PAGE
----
|Publication number||US8193607 B2|
|Application number||US 12/844,541|
|Publication date||Jun 5, 2012|
|Filing date||Jul 27, 2010|
|Priority date||Feb 4, 2009|
|Also published as||CN102308017A, CN102308017B, EP2393957A1, EP2393957B1, US7785978, US8614499, US20100193780, US20100288994, US20120235108, WO2010090900A1|
|Publication number||12844541, 844541, US 8193607 B2, US 8193607B2, US-B2-8193607, US8193607 B2, US8193607B2|
|Original Assignee||Micron Technology, Inc.|
|Export Citation||BiBTeX, EndNote, RefMan|
|Patent Citations (17), Referenced by (2), Classifications (23), Legal Events (3)|
|External Links: USPTO, USPTO Assignment, Espacenet|
This application is a divisional of U.S. patent application Ser. No. 12/365,473, filed Feb. 4, 2009, now U.S. Pat. No. 7,785,978, issued Aug. 31, 2010,which is hereby incorporated by reference in its entirety.
Embodiments of the invention relate to the field of semiconductor devices. In particular, the embodiments relate to a method of using gas cluster ion beams (GCIB) to fabricate memory cells.
Non-volatile phase-change memory cells are desirable elements of integrated circuits due to their ability to maintain data absent a supply of power. Various variable resistance materials have been investigated for use in non-volatile memory cells, including chalcogenide alloys, which are capable of stably transitioning between amorphous and crystalline phases. Each phase exhibits a particular resistance state and the resistance states can be used to distinguish the logic values of the memory cell. Specifically, an amorphous state exhibits a relatively high resistance, while a crystalline state exhibits a relatively low resistance.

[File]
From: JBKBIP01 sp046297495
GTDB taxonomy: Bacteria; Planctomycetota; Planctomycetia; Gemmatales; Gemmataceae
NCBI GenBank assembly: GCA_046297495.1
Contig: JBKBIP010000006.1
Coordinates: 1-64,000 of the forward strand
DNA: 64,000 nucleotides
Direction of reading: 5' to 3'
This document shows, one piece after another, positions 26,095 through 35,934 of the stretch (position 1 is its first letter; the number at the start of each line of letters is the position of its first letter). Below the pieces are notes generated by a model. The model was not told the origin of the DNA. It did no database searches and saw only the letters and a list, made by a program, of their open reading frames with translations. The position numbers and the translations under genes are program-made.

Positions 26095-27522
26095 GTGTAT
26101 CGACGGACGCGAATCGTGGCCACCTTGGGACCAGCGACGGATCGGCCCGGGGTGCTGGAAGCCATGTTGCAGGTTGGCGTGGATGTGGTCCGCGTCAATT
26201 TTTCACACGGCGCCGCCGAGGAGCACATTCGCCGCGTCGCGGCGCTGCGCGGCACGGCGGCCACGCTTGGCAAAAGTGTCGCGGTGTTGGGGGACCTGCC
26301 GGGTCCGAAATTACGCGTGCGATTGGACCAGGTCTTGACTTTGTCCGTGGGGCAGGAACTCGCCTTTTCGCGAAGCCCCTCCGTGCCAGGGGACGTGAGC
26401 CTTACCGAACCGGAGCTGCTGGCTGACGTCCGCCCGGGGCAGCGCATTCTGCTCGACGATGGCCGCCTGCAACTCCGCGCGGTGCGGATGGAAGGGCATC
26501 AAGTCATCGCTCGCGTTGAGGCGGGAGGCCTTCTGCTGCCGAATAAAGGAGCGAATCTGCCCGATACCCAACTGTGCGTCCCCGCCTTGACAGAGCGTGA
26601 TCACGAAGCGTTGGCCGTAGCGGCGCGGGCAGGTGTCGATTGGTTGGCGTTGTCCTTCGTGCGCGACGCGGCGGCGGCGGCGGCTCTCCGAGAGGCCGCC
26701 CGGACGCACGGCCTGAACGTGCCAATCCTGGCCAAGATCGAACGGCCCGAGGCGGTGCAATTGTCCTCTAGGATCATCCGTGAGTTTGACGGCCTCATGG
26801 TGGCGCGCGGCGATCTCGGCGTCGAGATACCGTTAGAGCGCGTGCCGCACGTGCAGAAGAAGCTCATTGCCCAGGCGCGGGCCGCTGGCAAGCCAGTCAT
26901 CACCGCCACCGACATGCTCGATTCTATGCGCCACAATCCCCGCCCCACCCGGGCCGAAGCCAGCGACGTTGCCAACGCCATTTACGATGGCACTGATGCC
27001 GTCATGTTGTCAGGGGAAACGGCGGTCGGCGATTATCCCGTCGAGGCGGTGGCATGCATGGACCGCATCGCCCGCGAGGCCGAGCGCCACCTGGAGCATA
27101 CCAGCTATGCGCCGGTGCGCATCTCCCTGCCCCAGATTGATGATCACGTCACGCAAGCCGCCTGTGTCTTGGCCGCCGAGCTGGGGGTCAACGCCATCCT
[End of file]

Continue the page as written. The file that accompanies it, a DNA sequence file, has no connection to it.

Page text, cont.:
One such phase-change memory cell 110 may have the structure illustrated in
One potential drawback of the above described phase-change memory device 110 is the large programming current needed to achieve the phase change. This need for the large current is a limitation when attempting to reduce the size of the memory cell and when large memory cell arrays are fabricated. Another problem associated with the above described phase-change memory cell 110 is heat loss. Since the phase-change material 116 is in direct contact with a large area of the first electrode 112, there may be a significant amount of heat loss resulting in a large reset current requirement. Additionally, since the programmable volume (i.e., portion 126) of the phase-change material 116 is not confined and has the freedom to extend sideways during phase change, switching stability may be reduced.
One technique to reduce the high current requirement, reduce heat loss, and improve switching stability confines and reduces the programmable volume of the phase-change material 116 and also reduces the electrode area in contact with the programmable volume.
It is therefore desirable to use a fabrication process that provides the level of anisotropy needed at the interface between heater and phase-change material without introducing problems in the overall process flow. It is also desirable to reduce voids and provide a method of fabricating a semiconductor device that allows for the recovery of failed devices due to an excessive overhang of material at the opening of phase-change memory vias.